Originally published October 7, 2015 on autoTRADER.ca
There are two options for the drive on this, the final leg of the Ford Explorer 25-year Anniversary “Explore More” tour. One loop of some 250 km north to the Rio Del Grande Norte National Monument, with a few spots earmarked on the way, and one smaller loop that cuts through the Los Alamos National Park and is packed with additional touristy things. Both end back at our hotel in Tamaya, New Mexico.
My poor co-driver didn’t know what hit him.
“We’re doing the big loop,” I told him. “Nobody else will, and besides, I like driving.”
“Okay, but we’ll miss Los Alamos,” he pointed out.
“No we won’t.”
I had a plan fuelled by my own memories of childhood road trips. For our family they always fit the same pattern: distance, ambition and value were key components – we had to go as far as we could, as quickly as we could, usually with the goal of seeing something that was cooler in guide books than it was in real life. Then we’d pile into the car again and head home, hoping to make up for the inevitable disappointment of whatever funny-shaped rock we’d gone to look at along the way.
We would leave at 7 am – the earliest they’d let us. We were going to go big. I was going to test my co-driver’s patience as my Dad had tested mine. And dagnammit he was going to damn well enjoy it! This is the sort of adventure I imagine families still go on, and the sort they take cars exactly like this to do it in.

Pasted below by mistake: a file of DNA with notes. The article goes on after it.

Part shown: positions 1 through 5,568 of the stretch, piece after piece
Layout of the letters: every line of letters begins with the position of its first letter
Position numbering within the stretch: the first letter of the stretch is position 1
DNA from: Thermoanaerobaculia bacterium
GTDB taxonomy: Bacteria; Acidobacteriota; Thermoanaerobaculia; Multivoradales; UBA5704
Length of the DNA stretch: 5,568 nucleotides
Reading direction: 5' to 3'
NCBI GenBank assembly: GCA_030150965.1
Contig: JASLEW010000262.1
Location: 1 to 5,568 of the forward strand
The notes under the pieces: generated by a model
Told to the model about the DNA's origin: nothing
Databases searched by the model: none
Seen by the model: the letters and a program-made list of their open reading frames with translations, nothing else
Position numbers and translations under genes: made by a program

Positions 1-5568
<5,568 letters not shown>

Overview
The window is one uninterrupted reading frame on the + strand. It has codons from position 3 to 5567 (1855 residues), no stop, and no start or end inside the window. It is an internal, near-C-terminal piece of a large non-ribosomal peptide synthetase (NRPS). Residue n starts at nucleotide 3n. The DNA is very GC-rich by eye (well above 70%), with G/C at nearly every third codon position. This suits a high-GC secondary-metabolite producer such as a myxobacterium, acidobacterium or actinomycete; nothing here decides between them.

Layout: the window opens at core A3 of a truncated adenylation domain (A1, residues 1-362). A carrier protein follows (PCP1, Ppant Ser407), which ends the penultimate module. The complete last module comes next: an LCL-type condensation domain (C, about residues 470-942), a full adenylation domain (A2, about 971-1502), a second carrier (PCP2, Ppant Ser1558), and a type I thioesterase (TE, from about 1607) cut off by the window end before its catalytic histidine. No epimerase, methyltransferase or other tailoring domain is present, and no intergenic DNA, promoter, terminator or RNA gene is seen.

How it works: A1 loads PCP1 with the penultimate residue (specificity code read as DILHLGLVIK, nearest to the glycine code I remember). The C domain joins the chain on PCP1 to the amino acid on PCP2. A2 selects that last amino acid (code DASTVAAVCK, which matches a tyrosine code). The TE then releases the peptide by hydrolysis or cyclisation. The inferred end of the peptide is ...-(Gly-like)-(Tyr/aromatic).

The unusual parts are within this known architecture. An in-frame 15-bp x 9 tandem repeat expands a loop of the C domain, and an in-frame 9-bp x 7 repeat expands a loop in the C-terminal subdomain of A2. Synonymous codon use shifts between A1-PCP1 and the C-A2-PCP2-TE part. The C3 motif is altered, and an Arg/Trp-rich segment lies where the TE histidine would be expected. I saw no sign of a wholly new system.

The occasion, as I mentioned was the 25th anniversary of the Ford Explorer. Some seven million of these SUVs have been sold worldwide in that time and to celebrate Ford had organized an epic, six-leg, six-week adventure complete with its own hashtag #ExploreMore (because Twitter). It was also an opportune time for Ford to introduce the new highest trim level for their stalwart SUV – the Platinum trim.
But mostly, this was a rare opportunity to be turned loose in a press car. No pre-marked route in the GPS, no road book to follow, just a big map with a few suggested things for us to visit and an entire day in a fully loaded Explorer.
Having ascertained that the route south to Albuquerque was basically just a city highway run with traffic and little else, we plotted a course straight north through Madrid, Santa Fe, around the outside of the San Juan National Forest and up to Taos, before branching out on a limb to the Rio Del Grande Norte National Monument.
I toyed with the idea of going the long way through Las Vegas – but decided that was folly on a number of levels.
On the way back from the Rio Norte I would try to take us through Los Alamos, the national park famous for being the home of the atomic bomb project. Why? Because it made the trip longer. And because the tour guide bloke who gave our presentation said we wouldn’t be able to in the time given. Challenge: Accepted.